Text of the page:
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The great pre-revolutionary Russian historian Vasilii Kliuchevskii, a master of the pithy phrase and the image in words, asserted in his famous lectures on Russian history that, in the early modern period, “the state got fat and the people grew thin.”[1] He did so in the context of his ongoing effort to counter the influential juridical interpretation of Russian history that portrayed the state as the guiding force in Russian life, a force that quite literally brought Russian society into being, with his own vision that emphasized social, geographical, and economic factors driving Russian historical development.[2] As I read Yanni Kotsonis’ stimulating new book, I thought again of this marvellous and tragic image, although I think it will have to be reworked for the late imperial period to read, “the state grew fat and the people grew visible”; or perhaps it would be more accurate to abandon the elegance of Kliuchevskii’s formulation and say, “the state grew fat and the people grew visible and the state grew fatter still.” But it is more than the image that prompts thoughts of Kliuchevskii: Kotsonis’ work invites us to contemplate anew the question of the relationship between state and society in modern Russian history that preoccupied Kliuchevskii, and in particular the implications of his arguments for discussions of the Russian self and citizenship.

Kotsonis convincingly argues that taxes provide a means of exploring the evolution of key categories such as the state, the economy, and the person in particular settings; because all countries raise taxes, the manner in which they do so provides a valuable basis for international comparison. He sets out to understand how taxation policy both reflected and constituted the shape of the state, the economy, and society in Russia across the imperial and early Soviet period. Kotsonis asserts that, in this field, Imperial Russia was in step with a broader modernization pattern of moving from arbitrary rule to governance through discipline. His is the story of the state’s gradual mapping of the economy and the individuals who participated in it, thereby vastly increasing its knowledge, its intervention in the economy, and its revenues. In the process, the state redefined itself as a membership organization of tax payers. Thus, at a formal gathering in 1902, Minister of Finance Sergei Witte’s employees addressed him as “the executive director of the great economic corporation of the Russian people.”[3] Always attentive to placing Russia in the international context and to thinking about what distinguished the Russian case — most importantly a vision, shared across political divides, of the state’s primary role in forging national unity and integration — Kotsonis has provided an immense service to both historians of Russia and, more broadly, to those interested in the emergence of modern concepts of the state, the person, the economy, and of society. It is rare to read a book that makes one constantly rethink the courses one teaches, but this is one of them. Whether it is my survey of late imperial Russia or my course on “States and Peoples in Modern Europe,” I’ll never teach them again without addressing taxation!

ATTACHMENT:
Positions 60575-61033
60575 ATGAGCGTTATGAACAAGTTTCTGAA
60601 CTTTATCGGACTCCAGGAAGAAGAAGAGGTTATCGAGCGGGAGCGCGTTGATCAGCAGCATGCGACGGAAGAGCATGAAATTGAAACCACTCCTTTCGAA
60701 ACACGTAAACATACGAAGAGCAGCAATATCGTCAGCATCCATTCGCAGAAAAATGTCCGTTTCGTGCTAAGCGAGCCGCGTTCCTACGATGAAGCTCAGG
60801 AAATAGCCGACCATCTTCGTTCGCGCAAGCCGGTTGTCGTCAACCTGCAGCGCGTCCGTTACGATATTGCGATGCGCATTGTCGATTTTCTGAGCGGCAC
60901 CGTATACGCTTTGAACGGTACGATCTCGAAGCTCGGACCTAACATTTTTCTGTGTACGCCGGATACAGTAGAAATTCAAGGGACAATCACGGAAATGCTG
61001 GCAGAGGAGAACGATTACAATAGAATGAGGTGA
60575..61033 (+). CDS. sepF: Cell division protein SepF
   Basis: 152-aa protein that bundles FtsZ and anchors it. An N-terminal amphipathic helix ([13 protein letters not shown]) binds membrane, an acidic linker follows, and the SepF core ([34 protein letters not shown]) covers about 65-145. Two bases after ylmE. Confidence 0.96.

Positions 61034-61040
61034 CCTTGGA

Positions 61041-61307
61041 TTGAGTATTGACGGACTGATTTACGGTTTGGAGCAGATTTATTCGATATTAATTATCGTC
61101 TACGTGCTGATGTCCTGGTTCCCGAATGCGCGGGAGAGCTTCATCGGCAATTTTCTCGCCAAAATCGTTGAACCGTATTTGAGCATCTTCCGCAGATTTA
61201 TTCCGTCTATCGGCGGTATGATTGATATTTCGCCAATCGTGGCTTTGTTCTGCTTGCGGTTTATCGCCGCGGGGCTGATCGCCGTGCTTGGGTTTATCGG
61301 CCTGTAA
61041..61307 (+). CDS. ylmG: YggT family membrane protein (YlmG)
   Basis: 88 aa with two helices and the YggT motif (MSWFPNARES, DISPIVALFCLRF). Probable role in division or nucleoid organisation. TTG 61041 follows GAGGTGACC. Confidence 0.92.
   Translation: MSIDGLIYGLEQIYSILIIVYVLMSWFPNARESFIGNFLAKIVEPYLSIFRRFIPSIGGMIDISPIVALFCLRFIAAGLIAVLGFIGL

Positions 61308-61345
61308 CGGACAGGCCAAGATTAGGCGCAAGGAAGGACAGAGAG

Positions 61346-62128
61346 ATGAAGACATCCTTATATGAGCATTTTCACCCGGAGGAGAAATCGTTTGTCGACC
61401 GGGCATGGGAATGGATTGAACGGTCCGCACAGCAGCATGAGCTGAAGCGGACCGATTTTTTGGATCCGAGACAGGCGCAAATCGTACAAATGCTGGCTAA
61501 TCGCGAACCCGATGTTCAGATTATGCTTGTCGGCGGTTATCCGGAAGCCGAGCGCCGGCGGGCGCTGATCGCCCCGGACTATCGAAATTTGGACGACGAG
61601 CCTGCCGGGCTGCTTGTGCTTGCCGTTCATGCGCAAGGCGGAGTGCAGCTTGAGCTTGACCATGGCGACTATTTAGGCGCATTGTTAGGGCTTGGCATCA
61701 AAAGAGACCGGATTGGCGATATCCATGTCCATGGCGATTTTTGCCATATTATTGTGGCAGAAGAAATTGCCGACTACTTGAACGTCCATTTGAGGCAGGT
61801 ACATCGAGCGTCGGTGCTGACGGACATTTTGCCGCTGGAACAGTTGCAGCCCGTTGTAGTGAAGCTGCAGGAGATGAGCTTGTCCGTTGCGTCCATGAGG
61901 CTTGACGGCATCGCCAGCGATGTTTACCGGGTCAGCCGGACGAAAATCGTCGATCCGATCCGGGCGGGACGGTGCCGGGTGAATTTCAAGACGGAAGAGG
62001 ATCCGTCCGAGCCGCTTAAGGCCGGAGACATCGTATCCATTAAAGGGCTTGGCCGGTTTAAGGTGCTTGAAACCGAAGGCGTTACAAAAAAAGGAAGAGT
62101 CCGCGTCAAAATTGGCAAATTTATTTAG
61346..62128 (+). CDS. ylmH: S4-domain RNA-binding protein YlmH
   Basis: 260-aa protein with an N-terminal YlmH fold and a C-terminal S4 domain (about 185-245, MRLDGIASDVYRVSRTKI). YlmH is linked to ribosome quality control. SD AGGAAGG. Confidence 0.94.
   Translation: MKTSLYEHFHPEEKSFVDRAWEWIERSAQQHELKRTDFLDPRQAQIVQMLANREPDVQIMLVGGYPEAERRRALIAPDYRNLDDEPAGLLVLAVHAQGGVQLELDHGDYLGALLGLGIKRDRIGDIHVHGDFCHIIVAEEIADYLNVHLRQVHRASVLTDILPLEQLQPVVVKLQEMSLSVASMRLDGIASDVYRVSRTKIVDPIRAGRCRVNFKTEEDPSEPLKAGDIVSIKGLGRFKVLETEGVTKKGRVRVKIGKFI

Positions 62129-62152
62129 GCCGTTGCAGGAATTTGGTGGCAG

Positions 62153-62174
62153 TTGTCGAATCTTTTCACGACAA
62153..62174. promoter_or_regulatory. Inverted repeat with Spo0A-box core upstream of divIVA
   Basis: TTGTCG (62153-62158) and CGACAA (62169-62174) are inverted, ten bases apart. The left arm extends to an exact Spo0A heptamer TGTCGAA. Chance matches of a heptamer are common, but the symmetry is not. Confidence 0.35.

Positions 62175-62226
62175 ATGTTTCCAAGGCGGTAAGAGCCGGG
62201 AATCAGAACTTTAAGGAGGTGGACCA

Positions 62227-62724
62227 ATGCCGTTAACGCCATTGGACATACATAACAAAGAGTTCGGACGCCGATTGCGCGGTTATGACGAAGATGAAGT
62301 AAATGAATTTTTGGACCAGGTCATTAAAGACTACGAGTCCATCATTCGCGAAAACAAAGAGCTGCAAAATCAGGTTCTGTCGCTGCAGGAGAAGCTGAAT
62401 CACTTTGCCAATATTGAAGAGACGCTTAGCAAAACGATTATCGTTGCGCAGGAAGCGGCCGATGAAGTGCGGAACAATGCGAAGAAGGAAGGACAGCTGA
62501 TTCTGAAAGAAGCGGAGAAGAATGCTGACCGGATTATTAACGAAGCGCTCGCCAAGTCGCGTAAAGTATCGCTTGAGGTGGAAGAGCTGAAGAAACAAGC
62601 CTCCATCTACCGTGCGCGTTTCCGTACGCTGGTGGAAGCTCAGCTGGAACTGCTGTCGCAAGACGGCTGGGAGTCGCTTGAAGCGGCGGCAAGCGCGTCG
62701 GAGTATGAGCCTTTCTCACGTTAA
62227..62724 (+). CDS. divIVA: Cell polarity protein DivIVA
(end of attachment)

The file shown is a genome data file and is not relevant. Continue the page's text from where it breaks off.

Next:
The lens of taxation offers numerous, sometimes startling insights into the character of the late imperial Russian state and its relationship with its citizenry. Most striking is the urban taxation story. Although in recent decades historians of the peasantry have chipped away at the classic image of the “hungry village” impoverished by disproportionate taxation, Kotsonis shows that, in fact, peasant tax bills declined and, indeed, by 1913 a mere one percent of total state revenue came from direct peasant taxes. This represented one-tenth of the aggregate peasant payment in 1895. Meanwhile, the vast majority of direct tax revenue came from the towns and cities in the form of assessed taxes on industry, commerce, transactions, inheritance, deeds, and urban properties.[4] Kotsonis traces how, from the 1880s, the state turned its attention to the wealth generated by the new capitalist economy and shifted the main basis of taxation from land to income and consumption, relying overwhelmingly on direct and indirect levies on the money economy. In the process, in urban areas it moved from an arbitrary system of rule, embodied in taxes simply apportioned without regard for the ability to pay, to a modern system of governance based on individuation, self-assessment, and social surveillance. The state grew fat: budgetary spending swelled from 115 million rubles in 1867 to over three billion rubles in 1913.[5]